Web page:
Indiana panel OKs bill that sets statewide standards on renewable energy projects

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A bill that would set statewide standards for large wind and solar projects in Indiana passed a House committee on Wednesday morning, following a passionate debate between renewable energy advocates and a group of residents and local officials who said the bill would take away local control.

The House Utilities Committee approved House Bill 1381 by a 12-1 vote. The measure would set standards on setbacks, heights and other facets of commercial projects across Indiana’s 92 counties, replacing an assortment of local regulations.

It could have large ramifications in Indiana, a state where wind and solar projects are booming as utilities and large companies demand renewable energy.

Since 2008, developers have installed more than 1,000 wind turbines across the state, chiefly on 16 large wind farms, that crank out more than 2,000 megawatts of electricity — enough to power more than 1 million homes.

Developers have zeroed in on the state, in part, because its flat terrain, especially in northern Indiana, leads to higher wind speeds. More than 1,000 megawatts of new wind capacity are under construction or in advanced development.

But some projects have run into setbacks in recent years, as some counties have restricted wind farms, saying they are too large and intrusive.

As a result, developers have clamored for state standards, saying they are tired of negotiating a hodgepodge of local laws before moving forward with projects, or seeing them canceled at the last minute, after huge upfront investments.

The bill’s supporters included the Indiana Chamber of Commerce, the Clean Grid Alliance, Hoosiers for Renewables, a group of large industrial manufacturers, and developers of renewable energy.

The state’s 22 largest manufacturers, including drugmaker Eli Lilly and Co. and manufacturer Allison Transmission, also support the bill, saying they want to buy more renewable energy.

“Renewable developers need your help to ensure a stable, predictable permitting and siting process to be able to invest and do business in Indiana,” said Beth Soholt, executive director of Clean Grid Alliance, a nonprofit based in Minnesota that represents renewable energy developers and advocates across the Midwest.

RWE Renewables, a Chicago-based subsidiary of global energy group RWE AG of Germany, has developed a wind farm in Madison and Tipton counties and said it is interested in developing additional wind, solar and battery-energy projects across the state.

But in the past year, the company said it has been forced to cancel more than $600 million worth of investment in Gibson and Posey counties and is on the verge of canceling another $300 million worth of investment in Clinton County after local residents and officials objected.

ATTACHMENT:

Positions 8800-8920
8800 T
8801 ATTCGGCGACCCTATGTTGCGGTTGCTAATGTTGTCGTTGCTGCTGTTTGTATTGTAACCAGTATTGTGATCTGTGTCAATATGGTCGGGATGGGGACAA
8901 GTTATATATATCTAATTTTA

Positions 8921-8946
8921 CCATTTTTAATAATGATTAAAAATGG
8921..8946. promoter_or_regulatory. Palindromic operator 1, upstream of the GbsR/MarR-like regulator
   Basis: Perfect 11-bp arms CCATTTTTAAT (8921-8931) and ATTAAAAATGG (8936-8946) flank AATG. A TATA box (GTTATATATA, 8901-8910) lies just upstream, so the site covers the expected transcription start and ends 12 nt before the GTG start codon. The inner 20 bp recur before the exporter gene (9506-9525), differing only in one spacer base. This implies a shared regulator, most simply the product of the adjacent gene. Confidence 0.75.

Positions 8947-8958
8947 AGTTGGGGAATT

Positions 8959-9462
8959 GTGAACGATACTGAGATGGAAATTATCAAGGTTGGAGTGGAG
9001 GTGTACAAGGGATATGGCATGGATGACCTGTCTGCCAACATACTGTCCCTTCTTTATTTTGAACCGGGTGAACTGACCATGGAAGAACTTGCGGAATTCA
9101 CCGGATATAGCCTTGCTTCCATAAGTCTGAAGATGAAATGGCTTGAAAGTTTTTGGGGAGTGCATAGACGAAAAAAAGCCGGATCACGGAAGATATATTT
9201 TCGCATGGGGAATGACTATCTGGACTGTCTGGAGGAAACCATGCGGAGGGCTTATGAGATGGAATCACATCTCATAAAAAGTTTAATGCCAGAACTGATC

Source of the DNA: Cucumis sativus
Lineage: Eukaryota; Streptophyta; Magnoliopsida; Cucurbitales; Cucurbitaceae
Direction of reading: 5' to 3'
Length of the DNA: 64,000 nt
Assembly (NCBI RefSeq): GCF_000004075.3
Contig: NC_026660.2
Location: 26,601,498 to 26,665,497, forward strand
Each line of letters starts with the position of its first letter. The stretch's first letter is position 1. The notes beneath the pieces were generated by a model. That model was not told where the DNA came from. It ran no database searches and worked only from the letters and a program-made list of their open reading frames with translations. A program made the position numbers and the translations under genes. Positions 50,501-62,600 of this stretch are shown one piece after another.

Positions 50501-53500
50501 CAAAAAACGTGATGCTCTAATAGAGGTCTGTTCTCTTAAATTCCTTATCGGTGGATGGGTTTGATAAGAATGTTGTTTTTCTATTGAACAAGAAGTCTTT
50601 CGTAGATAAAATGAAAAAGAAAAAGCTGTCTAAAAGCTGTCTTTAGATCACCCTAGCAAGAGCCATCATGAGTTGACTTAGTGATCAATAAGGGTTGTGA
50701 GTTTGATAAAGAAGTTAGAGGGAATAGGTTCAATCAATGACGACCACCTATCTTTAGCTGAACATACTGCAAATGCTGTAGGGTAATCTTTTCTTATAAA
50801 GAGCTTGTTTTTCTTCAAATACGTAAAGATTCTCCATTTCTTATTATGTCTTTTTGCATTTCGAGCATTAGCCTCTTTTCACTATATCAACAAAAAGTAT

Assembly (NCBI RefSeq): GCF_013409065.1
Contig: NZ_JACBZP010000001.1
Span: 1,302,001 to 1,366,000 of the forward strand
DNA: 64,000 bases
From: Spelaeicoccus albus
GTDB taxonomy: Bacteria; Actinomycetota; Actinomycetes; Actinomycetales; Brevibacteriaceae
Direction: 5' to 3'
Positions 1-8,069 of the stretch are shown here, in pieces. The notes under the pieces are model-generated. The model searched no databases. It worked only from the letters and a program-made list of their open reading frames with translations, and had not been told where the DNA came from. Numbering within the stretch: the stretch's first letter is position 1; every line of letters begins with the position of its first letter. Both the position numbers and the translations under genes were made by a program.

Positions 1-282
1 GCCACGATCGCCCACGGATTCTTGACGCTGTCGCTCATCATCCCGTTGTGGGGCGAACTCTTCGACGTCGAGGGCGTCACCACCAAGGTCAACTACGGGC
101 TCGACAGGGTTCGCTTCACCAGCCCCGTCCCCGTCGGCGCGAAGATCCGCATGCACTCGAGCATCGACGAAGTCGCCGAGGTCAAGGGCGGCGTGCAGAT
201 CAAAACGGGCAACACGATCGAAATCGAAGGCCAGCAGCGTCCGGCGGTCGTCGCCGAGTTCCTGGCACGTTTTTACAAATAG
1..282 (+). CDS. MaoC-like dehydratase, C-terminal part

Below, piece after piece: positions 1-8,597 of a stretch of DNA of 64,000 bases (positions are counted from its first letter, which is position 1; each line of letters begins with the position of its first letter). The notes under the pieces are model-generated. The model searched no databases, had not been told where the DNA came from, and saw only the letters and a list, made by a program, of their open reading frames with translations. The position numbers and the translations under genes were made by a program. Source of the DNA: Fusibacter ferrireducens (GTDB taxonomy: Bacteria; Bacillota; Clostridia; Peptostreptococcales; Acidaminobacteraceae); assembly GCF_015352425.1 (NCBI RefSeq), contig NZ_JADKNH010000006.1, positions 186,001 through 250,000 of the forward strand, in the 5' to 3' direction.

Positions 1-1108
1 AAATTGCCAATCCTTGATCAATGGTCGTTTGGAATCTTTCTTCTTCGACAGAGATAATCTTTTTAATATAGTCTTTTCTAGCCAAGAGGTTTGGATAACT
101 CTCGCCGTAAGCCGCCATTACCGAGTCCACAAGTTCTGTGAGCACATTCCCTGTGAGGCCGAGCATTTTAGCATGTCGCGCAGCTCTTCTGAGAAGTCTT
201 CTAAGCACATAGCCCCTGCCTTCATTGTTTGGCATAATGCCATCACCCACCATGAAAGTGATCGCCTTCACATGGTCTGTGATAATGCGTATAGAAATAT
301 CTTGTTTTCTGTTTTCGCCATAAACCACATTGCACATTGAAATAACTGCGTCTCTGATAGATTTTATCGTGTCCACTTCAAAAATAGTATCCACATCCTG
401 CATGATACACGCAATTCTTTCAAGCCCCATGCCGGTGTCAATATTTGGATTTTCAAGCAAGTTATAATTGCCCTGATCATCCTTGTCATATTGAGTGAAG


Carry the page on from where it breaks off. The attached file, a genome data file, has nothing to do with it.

“Indiana has, up until now, left its renewable energy future up to a disjointed patchwork of local government regulation,” said Will Eberle, director of government relations with RWE Renewables.

But about a dozen landowners and officials, mostly from rural counties, testified against the bill, saying it would take away their ability to stop or restrict projects that could hurt property values and quality of life. Some said the large utility-scale projects are noisy or unsightly, and local officials are the best to decide the zoning and planning laws.

Russell Phillips of Fulton County pointed to a proposed project by British-based Renewable Energy Systems in 2017 that would have brought 133 wind turbine towers soaring 600 feet. After a huge outcry, Fulton County Commissioners blocked the plan.

“If there’s a buck to be made by the renewable energy companies, they’ll be on your doorstep in all 92 counties,” he said.

Denise Spooner, a real estate broker whose family had lived in Madison County for decades, said the county recently passed a moratorium on large-scale solar projects that could harm property values.

“If this bill passes, all the work will be done for nothing,” she said.

Betsy Mills, a Henry County Council member, said she is pro-science and not a “not in my backyard” (or NIMBY) development opponent. She said she said approves of wind projects where they make sense and don’t disrupt residential communities — decisions, she said that should be left at the local level.

“I’d like to disrupt this narrative that everybody in opposition to this bill is a NIMBY-minded, anti-science, climate change denier,” Mills said.

In 2018, Henry County rejected a proposal to build a wind farm, known as Big Blue Ribbon, after many residents objected, saying the farm was too close to homes.

State Rep. Ed Solidary, Republican from Valparaiso who sponsored the bill, said he tried to strike a balance between the rights of property owners and the growing demand for clean energy.

Indiana buys almost 80% of its electricity from out of state on some days, as utilities buy and sell electricity across the country, he said. Developers could generate more clean energy in Indiana if the state had uniform regulations, he said.

“The bill is really here, not because I am more or less green,” Soliday said. “We’re not going to debate global warming, because we will never convince anybody either way.”

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